I’m sure I would’ve immersed myself in European history and languages, had I not studied physics or astronomy. After two years of working in Germany, I developed a deep interest for language and her people. Even after having left the country in 2003, I’ve been fortunate to return once or twice each year.
I had read about one of the few remaining DDR-Wachtürme (East German Watchtowers) in Berlin. On a December afternoon, light snowfall in the German capital city seemed to slow both human and mechanized activity. I wandered slowly into Berlin Mitte to check out the location of an old East German watchtower that’s been listed as a historical monument since 2001.
BT-11 on Erna-Berger-Strasse
I took the underground train to Potsdamer Platz station, and made my way to the end of Erna-Berger-Strasse, a small street to the southeast of Potsdamer Platz.
The BT-11 watchtower stood tall but out of place at the end of the street. Surrounding the watchtower now are newer buildings including the Abgeordnetenhaus (“House of Representatives”), the parliament for the city-state of Berlin. “Hello, democracy; goodbye, totalitarianism …”
The tower appeared in relatively good shape. Unfortunately, I wasn’t able to enter and ascend to the top, although the pried corner of the door at the tower’s base was indication by someone who gave it a go.
Over twenty years ago on the spot where I stood was the Berlin Wall. At the height of East German rule with Berlin firmly divided in two, the watchtower’s surroundings would have been empty space for easy monitoring. Although this particular tower was initially placed outside of the “Todesstreife” (death strip), the 360-degree panoramic view at the top afforded guards a complete view, especially for anyone approaching the wall from the east. Anyone caught in “no man’s land” without authorization would have been shot upon detection.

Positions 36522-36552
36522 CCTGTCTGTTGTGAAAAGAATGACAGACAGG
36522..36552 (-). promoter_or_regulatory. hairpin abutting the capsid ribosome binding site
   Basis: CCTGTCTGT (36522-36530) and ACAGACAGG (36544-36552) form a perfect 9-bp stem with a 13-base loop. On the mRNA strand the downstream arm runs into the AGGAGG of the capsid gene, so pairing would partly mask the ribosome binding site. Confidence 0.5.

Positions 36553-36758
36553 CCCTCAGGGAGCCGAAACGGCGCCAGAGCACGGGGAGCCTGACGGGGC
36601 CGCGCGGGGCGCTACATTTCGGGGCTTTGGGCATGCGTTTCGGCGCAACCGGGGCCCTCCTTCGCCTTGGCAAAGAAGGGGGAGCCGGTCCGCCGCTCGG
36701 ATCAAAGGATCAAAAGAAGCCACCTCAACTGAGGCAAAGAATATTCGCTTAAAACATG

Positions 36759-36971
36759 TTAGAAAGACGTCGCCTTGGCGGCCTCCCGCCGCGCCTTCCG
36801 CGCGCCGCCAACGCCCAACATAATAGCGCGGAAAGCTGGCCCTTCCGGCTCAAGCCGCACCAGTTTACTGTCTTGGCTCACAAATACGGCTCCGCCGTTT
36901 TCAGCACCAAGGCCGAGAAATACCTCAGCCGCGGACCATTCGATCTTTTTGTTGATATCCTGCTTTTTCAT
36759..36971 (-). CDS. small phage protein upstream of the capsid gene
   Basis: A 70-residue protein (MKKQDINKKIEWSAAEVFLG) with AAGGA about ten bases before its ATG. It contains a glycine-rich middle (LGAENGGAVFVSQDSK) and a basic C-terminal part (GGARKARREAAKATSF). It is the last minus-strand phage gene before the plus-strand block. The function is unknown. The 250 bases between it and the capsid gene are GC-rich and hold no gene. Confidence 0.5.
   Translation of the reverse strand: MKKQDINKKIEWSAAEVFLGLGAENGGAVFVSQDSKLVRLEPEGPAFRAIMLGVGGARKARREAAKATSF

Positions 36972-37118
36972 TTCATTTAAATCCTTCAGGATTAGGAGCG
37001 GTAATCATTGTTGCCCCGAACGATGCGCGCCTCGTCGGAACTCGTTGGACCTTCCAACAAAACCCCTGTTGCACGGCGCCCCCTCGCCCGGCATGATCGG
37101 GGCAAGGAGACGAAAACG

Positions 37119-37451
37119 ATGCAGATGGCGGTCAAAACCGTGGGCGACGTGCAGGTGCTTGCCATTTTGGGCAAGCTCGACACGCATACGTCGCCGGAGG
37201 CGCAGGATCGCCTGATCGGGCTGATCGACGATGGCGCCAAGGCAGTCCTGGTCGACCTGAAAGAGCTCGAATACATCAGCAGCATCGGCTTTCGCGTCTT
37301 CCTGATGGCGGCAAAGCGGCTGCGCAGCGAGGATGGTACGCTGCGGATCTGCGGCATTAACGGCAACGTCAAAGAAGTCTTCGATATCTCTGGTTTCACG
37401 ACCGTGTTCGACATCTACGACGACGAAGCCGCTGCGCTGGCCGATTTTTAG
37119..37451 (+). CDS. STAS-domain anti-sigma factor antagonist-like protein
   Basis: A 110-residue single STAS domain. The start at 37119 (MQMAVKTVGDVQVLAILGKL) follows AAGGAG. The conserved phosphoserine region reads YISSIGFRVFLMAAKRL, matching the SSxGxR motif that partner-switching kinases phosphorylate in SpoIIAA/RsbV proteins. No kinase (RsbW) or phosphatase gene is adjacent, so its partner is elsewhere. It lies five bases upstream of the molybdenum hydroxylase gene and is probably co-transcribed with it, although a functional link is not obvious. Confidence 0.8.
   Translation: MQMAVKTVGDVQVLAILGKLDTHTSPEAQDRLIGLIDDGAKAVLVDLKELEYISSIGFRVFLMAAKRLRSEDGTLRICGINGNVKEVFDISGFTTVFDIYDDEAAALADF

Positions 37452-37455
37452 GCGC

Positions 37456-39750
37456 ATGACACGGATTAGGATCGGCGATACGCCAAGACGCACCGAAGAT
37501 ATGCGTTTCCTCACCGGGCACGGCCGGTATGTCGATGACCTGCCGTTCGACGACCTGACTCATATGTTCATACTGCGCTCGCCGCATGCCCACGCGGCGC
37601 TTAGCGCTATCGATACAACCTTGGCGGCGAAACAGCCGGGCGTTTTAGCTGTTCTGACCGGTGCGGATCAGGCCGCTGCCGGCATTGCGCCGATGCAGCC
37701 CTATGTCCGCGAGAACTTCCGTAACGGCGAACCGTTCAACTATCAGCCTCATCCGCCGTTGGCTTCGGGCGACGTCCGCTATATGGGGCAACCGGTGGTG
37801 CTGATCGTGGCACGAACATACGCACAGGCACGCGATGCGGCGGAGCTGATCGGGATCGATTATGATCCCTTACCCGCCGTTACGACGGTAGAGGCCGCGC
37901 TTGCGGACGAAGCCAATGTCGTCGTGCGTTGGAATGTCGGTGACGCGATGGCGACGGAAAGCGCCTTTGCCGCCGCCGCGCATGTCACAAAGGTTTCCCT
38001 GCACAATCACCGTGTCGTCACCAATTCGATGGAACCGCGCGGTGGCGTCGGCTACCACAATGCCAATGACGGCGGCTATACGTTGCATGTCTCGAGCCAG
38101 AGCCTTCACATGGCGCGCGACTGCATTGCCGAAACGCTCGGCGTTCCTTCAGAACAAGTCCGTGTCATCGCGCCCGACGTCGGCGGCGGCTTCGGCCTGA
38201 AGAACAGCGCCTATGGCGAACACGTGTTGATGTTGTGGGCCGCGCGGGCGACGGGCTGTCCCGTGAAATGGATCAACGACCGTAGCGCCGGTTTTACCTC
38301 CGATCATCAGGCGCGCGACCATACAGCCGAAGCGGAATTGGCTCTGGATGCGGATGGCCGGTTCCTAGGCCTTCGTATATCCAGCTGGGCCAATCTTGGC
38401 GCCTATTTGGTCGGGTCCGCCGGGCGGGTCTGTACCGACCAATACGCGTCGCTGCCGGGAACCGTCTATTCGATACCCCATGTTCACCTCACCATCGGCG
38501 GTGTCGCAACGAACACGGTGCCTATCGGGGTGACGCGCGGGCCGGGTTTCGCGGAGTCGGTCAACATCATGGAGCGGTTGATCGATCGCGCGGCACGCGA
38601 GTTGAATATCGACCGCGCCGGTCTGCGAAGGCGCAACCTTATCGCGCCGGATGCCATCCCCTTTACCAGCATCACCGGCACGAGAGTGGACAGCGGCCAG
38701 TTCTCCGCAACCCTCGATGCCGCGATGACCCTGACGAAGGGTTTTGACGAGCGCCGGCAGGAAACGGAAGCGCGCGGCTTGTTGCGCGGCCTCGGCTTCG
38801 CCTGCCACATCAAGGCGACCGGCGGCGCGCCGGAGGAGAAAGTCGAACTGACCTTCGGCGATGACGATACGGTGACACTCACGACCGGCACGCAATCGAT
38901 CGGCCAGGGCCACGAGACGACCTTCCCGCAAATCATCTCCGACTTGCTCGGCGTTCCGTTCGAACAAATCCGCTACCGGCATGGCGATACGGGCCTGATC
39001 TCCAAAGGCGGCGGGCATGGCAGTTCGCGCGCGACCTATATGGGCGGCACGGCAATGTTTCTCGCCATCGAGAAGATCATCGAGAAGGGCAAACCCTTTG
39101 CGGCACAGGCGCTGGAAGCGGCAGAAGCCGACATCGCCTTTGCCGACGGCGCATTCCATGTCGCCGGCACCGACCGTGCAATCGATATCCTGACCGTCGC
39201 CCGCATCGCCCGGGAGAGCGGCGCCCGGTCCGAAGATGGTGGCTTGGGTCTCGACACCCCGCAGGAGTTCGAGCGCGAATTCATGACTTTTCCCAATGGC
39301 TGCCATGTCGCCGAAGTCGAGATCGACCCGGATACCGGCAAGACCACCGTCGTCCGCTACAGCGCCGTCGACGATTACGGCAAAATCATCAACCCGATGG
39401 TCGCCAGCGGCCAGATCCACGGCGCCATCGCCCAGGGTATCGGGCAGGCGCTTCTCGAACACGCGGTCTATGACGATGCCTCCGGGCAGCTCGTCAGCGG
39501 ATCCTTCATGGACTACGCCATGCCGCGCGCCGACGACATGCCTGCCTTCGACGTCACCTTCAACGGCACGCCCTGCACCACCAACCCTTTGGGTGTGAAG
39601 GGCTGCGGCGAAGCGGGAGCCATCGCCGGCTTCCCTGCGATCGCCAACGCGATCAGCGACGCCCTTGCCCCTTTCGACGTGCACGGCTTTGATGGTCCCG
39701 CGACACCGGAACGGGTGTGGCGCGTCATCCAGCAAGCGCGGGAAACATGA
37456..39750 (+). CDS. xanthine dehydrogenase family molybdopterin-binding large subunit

Reasons for interest
Potsdamer Platz today is an example of open contemporary urban renewal and design to bring people back to and have people gather in this square. This important square saw its hey-day as hub for transport and nightlife before wartime destruction and deliberate clearing of the area between West- and East-Berlin turned the square into a wasteland. The breathtaking speed by which reconstruction began after the fall of the Wall in 1989 and subsequent reunification of the two Germanys in 1990 has seen a rise not only in towers but also in activity at this historical location.
2011 marked the 50th anniversary of the initial construction of the Berlin Wall. On June 15, 1961, Walter Ulbricht, leader of East Germany, famously said: “Niemand hat die Absicht, ein Mauer zu errichten!” (Nobody intends to build a wall!). Two months later on August 13th, construction of the Wall began.
For the “common good and security of the state”, policies and processes were created and maintained to keep the East German/East Berlin people within the borders, to control and monitor people, to curtail freedoms, and to detain people for infractions against the state.
Have lessons been learned and remembered? Are we doomed to repeat by skipping generations with forgetfulness and returning to the backyards of past mistakes?
I view Berlin as a great example of a city striving forward, but it’s also a city clearly recognizing, documenting, and maintaining memorials to stay within reach of the lessons of the past. It’s often been said one cannot have light without dark and in many ways, my encounters with Berlin have continually provided reminders of this duality.
- Federal city state of Berlin
- 50th anniversary in 2011 of the Wall’s initial construction
- Erna Berger was a well-known soprano in the early 20th-century; the rest of her biography in German is here.
- Richard Carter’s “Journey to Berlin” also provides an alternate description.
- Another surviving example of the BT-11 watchtower stands on the Baltic Sea coast in Kühlungsborn.
- Two examples of photographic galleries of the fall of the Wall can be seen at The Big Picture (Boston Globe) and at The New York Times.
I made the four photos above on 27 December 2010. Initially published 24 April 2011 on Posterous, this post is at fotoeins DOT com as http://wp.me/p1BIdT-O.